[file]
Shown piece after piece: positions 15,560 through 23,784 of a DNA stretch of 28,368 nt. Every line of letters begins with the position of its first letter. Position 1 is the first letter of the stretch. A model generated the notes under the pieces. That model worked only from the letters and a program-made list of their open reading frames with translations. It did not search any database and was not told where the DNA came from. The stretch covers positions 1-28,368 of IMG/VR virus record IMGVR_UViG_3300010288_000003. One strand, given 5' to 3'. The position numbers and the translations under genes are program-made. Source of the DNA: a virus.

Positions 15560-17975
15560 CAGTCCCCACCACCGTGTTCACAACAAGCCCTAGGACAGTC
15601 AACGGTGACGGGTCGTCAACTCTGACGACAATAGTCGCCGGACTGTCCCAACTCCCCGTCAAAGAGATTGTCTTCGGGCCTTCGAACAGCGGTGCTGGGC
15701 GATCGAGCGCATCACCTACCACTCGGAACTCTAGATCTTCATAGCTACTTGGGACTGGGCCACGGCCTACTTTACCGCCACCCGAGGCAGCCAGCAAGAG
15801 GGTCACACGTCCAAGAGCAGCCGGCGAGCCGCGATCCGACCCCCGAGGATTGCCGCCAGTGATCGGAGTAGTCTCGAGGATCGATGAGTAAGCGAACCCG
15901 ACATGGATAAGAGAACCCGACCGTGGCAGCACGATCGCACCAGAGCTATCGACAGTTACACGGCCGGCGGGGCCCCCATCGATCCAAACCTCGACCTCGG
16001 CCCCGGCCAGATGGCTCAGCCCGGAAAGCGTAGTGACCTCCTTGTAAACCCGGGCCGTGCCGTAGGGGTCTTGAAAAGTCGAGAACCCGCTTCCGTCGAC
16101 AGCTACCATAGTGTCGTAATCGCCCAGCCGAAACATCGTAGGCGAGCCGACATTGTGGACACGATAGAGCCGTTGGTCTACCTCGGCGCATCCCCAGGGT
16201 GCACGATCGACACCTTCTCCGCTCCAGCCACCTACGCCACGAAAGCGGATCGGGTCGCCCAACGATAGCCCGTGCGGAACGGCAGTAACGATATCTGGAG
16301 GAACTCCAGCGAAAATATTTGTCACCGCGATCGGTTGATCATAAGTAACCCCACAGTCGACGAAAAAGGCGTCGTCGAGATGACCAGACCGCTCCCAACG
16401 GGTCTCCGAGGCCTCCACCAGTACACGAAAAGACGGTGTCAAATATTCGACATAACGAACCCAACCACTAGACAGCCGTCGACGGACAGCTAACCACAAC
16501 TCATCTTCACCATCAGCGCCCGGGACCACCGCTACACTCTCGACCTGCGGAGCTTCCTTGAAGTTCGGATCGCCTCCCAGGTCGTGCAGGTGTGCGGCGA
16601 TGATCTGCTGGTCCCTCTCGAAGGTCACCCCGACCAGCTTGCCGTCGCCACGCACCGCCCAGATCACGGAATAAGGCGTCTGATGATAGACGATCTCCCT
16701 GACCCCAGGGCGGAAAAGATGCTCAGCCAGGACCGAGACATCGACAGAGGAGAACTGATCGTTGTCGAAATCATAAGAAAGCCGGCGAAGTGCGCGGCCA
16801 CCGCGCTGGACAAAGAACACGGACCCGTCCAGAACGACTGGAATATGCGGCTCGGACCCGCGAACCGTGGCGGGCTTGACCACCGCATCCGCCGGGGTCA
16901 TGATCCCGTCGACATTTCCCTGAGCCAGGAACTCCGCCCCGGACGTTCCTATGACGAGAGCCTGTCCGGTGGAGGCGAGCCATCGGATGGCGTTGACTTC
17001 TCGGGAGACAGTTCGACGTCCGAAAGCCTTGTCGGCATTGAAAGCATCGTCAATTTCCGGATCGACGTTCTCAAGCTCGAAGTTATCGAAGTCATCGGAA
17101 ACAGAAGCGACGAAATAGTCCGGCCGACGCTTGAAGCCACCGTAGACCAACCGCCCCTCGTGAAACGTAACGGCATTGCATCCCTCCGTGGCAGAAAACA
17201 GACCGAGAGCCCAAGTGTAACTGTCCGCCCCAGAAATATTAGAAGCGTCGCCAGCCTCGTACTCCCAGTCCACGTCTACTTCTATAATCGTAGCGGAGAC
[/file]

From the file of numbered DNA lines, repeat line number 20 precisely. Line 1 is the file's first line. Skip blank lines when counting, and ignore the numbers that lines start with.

17201 GACCGAGAGCCCAAGTGTAACTGTCCGCCCCAGAAATATTAGAAGCGTCGCCAGCCTCGTACTCCCAGTCCACGTCTACTTCTATAATCGTAGCGGAGAC